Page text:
|Title||Qualitative differences in protozoan colonization of artificial substrates|
|Publication Type||Journal Article|
|Year of Publication||1976|
|Authors||Jr. JCairns, Jr. WHYongue, Kaesler RL|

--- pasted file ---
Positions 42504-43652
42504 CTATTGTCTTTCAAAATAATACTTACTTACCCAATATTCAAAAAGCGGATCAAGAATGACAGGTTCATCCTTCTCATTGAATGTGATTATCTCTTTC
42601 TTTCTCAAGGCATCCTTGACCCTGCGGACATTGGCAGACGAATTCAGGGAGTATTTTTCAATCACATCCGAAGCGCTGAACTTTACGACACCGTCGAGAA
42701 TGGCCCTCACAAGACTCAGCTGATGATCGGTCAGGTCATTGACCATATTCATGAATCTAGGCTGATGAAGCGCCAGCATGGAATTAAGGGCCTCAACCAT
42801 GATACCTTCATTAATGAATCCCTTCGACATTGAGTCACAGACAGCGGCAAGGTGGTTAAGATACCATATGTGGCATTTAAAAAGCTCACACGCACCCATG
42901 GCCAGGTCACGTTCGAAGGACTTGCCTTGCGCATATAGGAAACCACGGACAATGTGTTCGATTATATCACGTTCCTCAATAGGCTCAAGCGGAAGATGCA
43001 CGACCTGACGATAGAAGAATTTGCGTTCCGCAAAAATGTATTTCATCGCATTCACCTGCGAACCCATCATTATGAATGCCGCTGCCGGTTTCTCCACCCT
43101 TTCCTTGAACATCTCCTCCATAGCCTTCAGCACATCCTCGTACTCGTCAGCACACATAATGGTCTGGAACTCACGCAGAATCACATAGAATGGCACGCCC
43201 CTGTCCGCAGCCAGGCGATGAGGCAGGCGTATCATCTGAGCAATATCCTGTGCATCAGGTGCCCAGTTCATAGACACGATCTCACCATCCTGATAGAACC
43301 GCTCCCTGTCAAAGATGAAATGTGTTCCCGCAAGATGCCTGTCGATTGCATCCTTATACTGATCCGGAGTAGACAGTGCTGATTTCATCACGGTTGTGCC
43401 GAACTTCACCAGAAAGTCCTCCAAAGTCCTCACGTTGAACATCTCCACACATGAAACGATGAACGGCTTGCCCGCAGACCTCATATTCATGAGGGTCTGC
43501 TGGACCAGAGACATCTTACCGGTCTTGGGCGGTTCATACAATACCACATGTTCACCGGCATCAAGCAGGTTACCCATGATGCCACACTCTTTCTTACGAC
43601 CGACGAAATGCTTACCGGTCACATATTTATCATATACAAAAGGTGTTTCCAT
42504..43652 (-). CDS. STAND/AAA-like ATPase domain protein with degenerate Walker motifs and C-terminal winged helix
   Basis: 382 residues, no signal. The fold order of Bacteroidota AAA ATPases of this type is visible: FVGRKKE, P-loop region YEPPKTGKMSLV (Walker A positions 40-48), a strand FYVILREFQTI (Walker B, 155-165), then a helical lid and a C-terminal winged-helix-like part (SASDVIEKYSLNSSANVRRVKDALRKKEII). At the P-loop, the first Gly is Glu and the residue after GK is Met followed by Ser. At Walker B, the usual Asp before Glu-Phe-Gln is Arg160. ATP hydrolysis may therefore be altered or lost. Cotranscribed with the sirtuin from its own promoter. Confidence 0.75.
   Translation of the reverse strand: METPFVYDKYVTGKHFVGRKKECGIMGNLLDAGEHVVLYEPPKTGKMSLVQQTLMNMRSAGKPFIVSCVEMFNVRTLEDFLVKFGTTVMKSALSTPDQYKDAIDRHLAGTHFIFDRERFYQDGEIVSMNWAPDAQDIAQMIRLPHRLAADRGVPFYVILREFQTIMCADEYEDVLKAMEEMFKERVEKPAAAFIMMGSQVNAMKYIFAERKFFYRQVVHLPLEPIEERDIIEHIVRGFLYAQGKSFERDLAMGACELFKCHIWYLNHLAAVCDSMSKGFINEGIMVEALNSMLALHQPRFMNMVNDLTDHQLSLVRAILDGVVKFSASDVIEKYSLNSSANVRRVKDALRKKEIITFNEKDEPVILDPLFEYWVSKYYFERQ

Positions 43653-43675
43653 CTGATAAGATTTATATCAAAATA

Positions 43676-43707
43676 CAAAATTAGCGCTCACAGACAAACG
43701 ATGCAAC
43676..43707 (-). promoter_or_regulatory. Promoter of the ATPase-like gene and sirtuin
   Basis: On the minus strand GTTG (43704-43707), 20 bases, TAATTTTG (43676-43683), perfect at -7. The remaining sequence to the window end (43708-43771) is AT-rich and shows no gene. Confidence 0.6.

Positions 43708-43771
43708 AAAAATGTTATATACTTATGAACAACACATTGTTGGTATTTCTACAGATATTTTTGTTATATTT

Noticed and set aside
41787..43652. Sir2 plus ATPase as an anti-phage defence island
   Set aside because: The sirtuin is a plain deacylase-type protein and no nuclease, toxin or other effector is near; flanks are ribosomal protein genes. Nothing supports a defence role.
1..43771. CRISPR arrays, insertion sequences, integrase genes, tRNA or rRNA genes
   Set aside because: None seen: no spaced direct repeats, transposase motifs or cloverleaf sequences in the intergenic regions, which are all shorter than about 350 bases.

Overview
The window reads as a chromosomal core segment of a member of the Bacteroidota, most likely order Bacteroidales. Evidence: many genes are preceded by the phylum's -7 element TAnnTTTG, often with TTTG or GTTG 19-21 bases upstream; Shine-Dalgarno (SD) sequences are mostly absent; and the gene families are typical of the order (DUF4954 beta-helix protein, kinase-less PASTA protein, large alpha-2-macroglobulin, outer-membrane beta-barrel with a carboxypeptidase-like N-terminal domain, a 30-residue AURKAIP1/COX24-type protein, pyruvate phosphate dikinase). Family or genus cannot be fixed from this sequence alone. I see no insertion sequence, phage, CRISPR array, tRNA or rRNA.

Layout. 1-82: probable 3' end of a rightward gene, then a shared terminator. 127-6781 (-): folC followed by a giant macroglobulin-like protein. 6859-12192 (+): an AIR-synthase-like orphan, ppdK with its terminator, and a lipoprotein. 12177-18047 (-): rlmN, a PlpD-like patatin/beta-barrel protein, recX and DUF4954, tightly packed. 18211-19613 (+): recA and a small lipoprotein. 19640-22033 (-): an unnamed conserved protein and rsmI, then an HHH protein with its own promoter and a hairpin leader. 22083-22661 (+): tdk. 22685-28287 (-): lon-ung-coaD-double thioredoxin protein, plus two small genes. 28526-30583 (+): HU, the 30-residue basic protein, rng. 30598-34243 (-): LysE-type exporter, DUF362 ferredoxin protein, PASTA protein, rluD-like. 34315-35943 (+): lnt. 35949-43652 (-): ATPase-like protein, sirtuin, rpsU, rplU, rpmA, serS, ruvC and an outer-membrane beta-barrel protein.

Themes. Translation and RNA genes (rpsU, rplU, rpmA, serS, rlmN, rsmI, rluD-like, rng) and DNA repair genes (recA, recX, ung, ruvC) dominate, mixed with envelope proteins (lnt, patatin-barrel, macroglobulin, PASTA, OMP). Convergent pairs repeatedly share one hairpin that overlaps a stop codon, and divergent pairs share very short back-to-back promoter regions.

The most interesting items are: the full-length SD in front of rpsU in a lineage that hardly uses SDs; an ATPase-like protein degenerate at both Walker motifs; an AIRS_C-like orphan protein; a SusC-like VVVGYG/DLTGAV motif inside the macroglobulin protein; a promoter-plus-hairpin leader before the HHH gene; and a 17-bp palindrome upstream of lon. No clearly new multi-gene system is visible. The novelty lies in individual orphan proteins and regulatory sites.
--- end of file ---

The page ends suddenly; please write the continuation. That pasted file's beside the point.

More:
The purpose of these experiments was to determine if there were major qualitative differences in the colonization process at different points in a lake at approximately the same point in time given that the lake was sujected to influent streams, outfalls, seiches, and currents. Another way of phrasing this problem: Is the protozoan fraction of the biota of a lake repeatedly distributed throughout the ecosystem in a manner that allows minimal and reliable sampling? In order to approach this problem, sets of artificial substrates made of polyurethane foam were positioned at various points in Douglas Lake, Michigan (area: ca 13 Km2) in relation to major currents, influent streams and outfalls. The artificial substrates were examined principally during the summer of 1972. Some stations were sampled in October after fall overturn, and samples of natural substrate material were taken from under ice cover in March 1973. The analysis of data shows a marked similarity among samples.